Fallow land takes place in the open field, on a deserted terrain, an indefinite space, where the wind has free rein and grows marram grass. A stubborn piece of land. Gross sandy soil, deep ditches, worn pits. While the twilight falls, a creature is roaming in the distance. The man drags his body with difficulty. Until he can no longer, collapses and stays down. Out of nowhere comes a second man. Purposeless, as if he has completely lost sight of the sentence. A third man, a woman, another woman from a different direction. At the mercy of the wasteland. Without defence. They encounter the man who has succumbed and lashed to his body. One goes off with his coat, the others fight for his boots. The actions have no direction, the atrocities without cause and effect.
The images follow each other at an endless pace, along long lines in the landscape, painfully long lines that lead nowhere.
Wasteland is a bald narrative – without words, without a plot – from sober images and fragile, unexpectedly cruel moments. A story stripped to the bone, which is told very consistently. Precisely placed in the remote plain, accurately timed within the slow course of the performance. Acts are performed as in a trance. The atrocities that people do to each other betray a state of radical constriction of consciousness. They seem to be overwhelmed by a devouring indifference to which they are not resistant. The spectator is thrown back on the question of his own responsibility for his relationship with the world around him. The performance gives almost no room for a rational flight attempt, but lets shamelessly experience how disconcertingly desolate the human being can be if he is beyond hope. How to make theater matter? From an unublimed intuitive know for sure? By looking into one’s own fear and avoiding the conditioned action? By trying to grasp the things that we consider most important, but which we seldom dare to talk about? By showing small moments, a man who helps a woman in her shoes, a girl who keeps watch over a man sleeping on the street, a boy who drags with his left foot, moments behind which a way of looking or a mentality is hidden? By speculating through abstracted images about cultural shifts that seem to manifest but have not yet known words? By focusing attention on the circumstance in a concrete here and now, not segregated from everyday life, but right in the middle of it?
BEGIJNENSTRAAT 42 (2004)
During two summer months Van den Berg works together with nine detainees, four guards, three actors from the Toneelhuis and seven people behind the scenes, to create a performance: Begijnenstraat 42. In the arrest house of Antwerp are six hundred detainees waiting for their punishment, between conditional and lifelong. The wait can take months, sometimes years. During the making of the performance, the prison stronghold is under great pressure: the house of arrest is overcrowded and the penitentiary officials are planning a strike. Begijnenstraat 42 arises in a situation that nobody has in control. The continuity of the project is at risk on several fronts at the same time. Three inmates suddenly have to drop out – one is transferred, the other wants to fully concentrate on his court case, and the third is released. In a barred room with a podium, located at the courtyard, the group meets every afternoon. Personal stories, everyday experiences, great feelings are captured in silent actions and subtle gestures. A process of reluctant trust. And humanity. The quiet straightening of each other’s shirt. Holding a hand. Matching eye contact. Moving bodies in a tight cadence. They are calm images, executed with surrender and a fever that could turn into a cruel discharge at any moment.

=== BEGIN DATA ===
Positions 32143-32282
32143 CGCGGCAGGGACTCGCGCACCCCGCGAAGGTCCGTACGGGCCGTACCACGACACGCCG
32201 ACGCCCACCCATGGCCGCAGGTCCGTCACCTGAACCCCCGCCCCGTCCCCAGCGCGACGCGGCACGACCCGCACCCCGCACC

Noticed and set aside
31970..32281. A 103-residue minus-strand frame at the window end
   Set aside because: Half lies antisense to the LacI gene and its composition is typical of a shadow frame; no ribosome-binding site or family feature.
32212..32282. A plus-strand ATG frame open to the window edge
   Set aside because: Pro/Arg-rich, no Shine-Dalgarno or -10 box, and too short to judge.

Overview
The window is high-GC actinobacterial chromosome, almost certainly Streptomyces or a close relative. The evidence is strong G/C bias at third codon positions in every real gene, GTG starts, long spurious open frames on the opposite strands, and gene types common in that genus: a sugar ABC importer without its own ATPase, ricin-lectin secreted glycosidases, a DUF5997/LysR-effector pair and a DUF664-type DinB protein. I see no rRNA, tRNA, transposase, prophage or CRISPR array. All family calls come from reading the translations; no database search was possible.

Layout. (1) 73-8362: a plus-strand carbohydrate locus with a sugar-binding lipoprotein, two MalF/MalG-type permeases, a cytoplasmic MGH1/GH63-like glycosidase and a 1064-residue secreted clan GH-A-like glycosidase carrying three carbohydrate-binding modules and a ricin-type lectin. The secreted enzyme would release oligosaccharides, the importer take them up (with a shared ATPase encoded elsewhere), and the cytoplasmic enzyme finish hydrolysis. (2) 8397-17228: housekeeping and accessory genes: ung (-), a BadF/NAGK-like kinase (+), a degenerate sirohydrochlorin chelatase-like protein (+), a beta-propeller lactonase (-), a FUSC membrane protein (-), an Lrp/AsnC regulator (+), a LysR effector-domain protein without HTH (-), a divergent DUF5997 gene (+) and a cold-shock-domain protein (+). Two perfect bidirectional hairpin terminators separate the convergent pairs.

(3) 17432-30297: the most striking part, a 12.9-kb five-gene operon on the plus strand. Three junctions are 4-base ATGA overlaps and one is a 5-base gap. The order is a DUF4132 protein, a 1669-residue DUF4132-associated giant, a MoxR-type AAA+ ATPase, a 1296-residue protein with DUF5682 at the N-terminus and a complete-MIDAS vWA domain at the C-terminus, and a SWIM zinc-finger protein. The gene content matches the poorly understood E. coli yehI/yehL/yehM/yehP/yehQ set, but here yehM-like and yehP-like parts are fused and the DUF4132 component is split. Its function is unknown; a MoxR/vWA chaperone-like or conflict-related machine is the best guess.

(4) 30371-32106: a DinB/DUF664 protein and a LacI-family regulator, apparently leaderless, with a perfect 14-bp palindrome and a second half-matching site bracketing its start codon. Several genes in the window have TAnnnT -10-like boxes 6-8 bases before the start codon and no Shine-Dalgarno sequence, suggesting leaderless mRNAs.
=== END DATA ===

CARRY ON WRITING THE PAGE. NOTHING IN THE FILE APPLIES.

The public gathered in front of the gate of the house of arrest. Bags, jackets, telephones are numbered and disappear in large bags. They go in turns, in squares. Everyone’s passport is scanned behind a desk with armed glass. Through an unfathomable system of highly secured corridors and elevators, the audience reaches the space where the group has worked for eight weeks. Keys in locks, and then it’s quiet. Six men enter, step past the first row, set themselves together. Eye to eye with the audience. Nothing to hide behind. An unsparing concentration. Begijnenstraat 42 shows the vulnerability with which the heavy boys show themselves to the public, and the strength with which each of them continues to believe in himself, even though he knows he is guilty and that he is at the mercy of an unpredictable environment, a reality in which freedom is not self-evident.
THE MONK AND THE GIRL (1999)
In the second year of her directing education at the Amsterdam School of the Arts, van den Berg makes The monk and the girl (1999) a sober solo performance at the time of the war in Kosovo. She plays a girl in the war. She tells us not to know how she should deal with the war and what to believe in. She conducts a conversation with a monk who is also played by herself. She considers his dignified words and belief in the good, examines the possibility of an open view of the big and the small things, people, events around them. She prays. She plays with his dolls. They are the puppets of her father, the beautiful hand puppets with which Jozef van den Berg played his performances before he devoted himself entirely to his faith. And she dances, revolves around her ashes, her arms outstretched above her swaying skirt. She wonders how to believe and live in the reality of existence. And through the conversation of the girl with the monk, she conducts a conversation with her father. About faith in truth, about her attempt to exercise truth and to face its own impotence. About the ability and the inability to love life as it is. She asks her most urgent questions. She makes them concrete, in simplicity, sincerely. Straight through her fear and shame. From an inner necessity and the realization that it is important to actually do this, without being able to oversee the impact on the public.
The audience has been touched. Because of her presence, because she stands with everything she is, the urgency, the vibrating.
The passion, the trying, the uncertainty. The audience draws comfort from her searching attitude. It is self-evident, as a result of the intimate existential questions, where both a personal urge and social involvement are expressed. It is captured by the way in which she alternates severity with perspective, with regard to her own vulnerable attitude and the relevance of theater. Starting point of The monk and the girl was making a performance about what really keeps her busy, what she really thinks is important. That the performance appeals to people makes her decide to keep on trying to make theater that really matters